How Much Are Motorcycle Batteries? A Buyer’s Guide


Motorcycles are incredibly popular in the U.S. Out of every 36 people you meet, one has a bike of their own. Given the landscape of America, it’s easy to understand why. With over 3.7 million square miles to explore in this expansive country—from the coasts of California to the Everglades in Florida—the lure of hopping on a powerful bike and feeling the wind in your hair is hard to resist.

Unfortunately, owning (and using!) a motorcycle is more fun than taking care of one. In addition to routine maintenance care, you are expected to understand the ins and outs of its basic components—most important of all being the battery. Before we begin discussing cost, let’s take a look at the three types of motorcycle batteries available and how they differ. 

  1. Wet Lead Acid Battery: Wet lead acid batteries (also known as flooded lead acid, or FLA, batteries) are the oldest type used in motorcycles. They are made of plates, lead, and lead oxide, and contain a solution comprised of 35% sulfuric acid and 65% water. They require the most care and need to be regularly topped up with distilled water to prevent the battery plates from becoming damaged.
  2. Gel Cell Battery: Gel cell batteries are lead acid batteries that are sealed. They contain a gelified electrolyte-sulfuric acid solution that is fumed with silica; this makes the mass immoble (and gel-like, as the name suggests). They’re superior to wet lead acid batteries in that they don’t experience electrolyte evaporation, spillage,  or corrosion, and are much more resistant to vibration, shock, and extreme temperatures.
  3. Absorbed Glass Mat (AGM) Battery: AGM batteries are the most common type of lead acid batteries used in motorcycles. They are sealed and almost entirely maintenance-free; they don’t need to be topped up with water or held in an upright position, and are very resistant to heat and vibration. Though they boast the same benefits of gel cell batteries, they are much more affordable.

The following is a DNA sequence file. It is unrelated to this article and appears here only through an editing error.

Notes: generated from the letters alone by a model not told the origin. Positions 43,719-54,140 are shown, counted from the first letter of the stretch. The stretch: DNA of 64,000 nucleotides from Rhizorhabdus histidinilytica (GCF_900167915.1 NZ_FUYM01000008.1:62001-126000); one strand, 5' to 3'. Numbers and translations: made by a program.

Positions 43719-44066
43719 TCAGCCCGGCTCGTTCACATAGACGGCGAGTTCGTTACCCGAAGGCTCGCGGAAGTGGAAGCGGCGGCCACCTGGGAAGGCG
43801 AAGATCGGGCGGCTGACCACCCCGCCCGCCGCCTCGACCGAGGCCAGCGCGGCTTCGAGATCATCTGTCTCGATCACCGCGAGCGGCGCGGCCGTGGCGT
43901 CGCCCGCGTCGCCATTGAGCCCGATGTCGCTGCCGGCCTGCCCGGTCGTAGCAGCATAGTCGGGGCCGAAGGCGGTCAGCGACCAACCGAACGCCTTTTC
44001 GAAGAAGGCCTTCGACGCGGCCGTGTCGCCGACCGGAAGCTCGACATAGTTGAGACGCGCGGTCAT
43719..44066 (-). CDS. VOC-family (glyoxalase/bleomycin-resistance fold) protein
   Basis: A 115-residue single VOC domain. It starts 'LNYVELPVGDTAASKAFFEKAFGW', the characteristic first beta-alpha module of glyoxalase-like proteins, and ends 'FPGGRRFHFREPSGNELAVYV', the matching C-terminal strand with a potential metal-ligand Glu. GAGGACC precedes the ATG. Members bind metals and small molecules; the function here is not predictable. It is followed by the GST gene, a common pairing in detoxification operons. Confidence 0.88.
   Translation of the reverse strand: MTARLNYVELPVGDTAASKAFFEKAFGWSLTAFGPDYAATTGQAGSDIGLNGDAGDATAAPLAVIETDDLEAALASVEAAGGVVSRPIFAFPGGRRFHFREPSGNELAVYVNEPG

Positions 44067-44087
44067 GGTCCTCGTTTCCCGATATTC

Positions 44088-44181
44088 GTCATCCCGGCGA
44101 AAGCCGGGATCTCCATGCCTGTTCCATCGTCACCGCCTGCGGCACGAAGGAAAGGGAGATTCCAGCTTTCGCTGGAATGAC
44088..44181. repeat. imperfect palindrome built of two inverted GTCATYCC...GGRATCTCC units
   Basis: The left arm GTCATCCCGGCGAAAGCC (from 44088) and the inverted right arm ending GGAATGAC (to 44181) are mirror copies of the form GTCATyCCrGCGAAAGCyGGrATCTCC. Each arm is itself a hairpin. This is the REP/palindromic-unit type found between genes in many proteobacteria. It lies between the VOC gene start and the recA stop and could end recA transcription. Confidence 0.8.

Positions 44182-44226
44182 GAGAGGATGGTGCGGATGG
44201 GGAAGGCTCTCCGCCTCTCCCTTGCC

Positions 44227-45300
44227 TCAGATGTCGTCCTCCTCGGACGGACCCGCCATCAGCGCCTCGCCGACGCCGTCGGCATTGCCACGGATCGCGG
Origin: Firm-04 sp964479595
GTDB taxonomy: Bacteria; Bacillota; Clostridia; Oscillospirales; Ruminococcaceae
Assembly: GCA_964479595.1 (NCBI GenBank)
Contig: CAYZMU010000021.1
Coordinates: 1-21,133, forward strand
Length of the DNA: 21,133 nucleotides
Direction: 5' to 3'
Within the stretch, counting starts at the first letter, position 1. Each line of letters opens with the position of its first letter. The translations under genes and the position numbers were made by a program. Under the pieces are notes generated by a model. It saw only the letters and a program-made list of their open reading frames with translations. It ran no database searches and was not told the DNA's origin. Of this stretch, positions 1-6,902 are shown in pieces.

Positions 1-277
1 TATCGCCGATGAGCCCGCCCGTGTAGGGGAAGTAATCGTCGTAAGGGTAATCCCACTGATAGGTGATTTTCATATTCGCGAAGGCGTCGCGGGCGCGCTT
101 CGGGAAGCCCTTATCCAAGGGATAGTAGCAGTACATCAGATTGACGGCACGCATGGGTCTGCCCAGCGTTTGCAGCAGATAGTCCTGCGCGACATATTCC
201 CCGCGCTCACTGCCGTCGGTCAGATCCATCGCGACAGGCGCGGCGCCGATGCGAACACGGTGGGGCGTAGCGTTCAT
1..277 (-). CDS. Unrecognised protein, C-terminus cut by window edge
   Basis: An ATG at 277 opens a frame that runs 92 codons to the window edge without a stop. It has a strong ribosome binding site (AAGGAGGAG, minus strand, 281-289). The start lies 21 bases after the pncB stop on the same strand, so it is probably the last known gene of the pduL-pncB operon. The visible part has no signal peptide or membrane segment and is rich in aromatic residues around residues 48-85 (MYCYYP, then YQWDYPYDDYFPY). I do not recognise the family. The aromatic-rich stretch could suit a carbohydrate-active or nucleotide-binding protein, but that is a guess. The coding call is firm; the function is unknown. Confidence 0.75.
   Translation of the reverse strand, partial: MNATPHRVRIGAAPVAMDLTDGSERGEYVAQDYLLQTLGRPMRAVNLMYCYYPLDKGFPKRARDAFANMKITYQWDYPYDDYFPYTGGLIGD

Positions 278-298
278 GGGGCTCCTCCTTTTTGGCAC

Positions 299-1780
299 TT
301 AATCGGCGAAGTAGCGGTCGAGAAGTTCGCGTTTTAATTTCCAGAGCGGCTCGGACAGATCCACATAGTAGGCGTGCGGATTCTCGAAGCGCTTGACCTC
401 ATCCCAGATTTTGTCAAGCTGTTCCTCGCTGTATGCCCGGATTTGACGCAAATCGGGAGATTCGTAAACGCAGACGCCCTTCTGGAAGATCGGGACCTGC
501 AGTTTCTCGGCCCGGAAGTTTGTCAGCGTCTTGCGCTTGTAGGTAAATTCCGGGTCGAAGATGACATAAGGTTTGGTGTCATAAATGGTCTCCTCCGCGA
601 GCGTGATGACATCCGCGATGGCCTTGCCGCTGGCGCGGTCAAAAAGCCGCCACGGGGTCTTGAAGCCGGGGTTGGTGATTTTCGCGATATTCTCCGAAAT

Calculating the Cost

\When it comes to the cost of motorcycle batteries for sale, knowledge is power. Most manufacturers will charge around $100 to $150 for a new battery, but the cost of maintenance plays a significant role. Motorcycle batteries are expected to last between three and five years, but failure to commit to their maintenance demands can cut that lifespan down to just one or two years. Investing in a battery that requires little to no routine care—like the AGM battery—can save you a legitimate amount of money in the long run.

That being said, there are some basic care tips that will keep your battery in tip-top share, ensuring that you get your money’s worth out of the purchase. If you live in an area that experiences harsh winters with regular temperatures that dip below freezing, you’re going to want to dedicate some extra time to its care; such cold can cause your battery to crack. Additionally, you should invest in an automatic battery charger or maintainer. These units provide your bike’s battery with a charge current, guaranteeing that it will be fully charged and free of sulphation—a buildup of lead sulfate crystals on the battery plates, and the number one cause of early battery failure—when spring finally comes around.

Having a motorcycle can be great fun, but only if you do your due diligence as an owner. Put the time and effort into its care, and you’ll definitely get the most for your money; neglect it, and you’ll see first-hand just how much maintenance matters.

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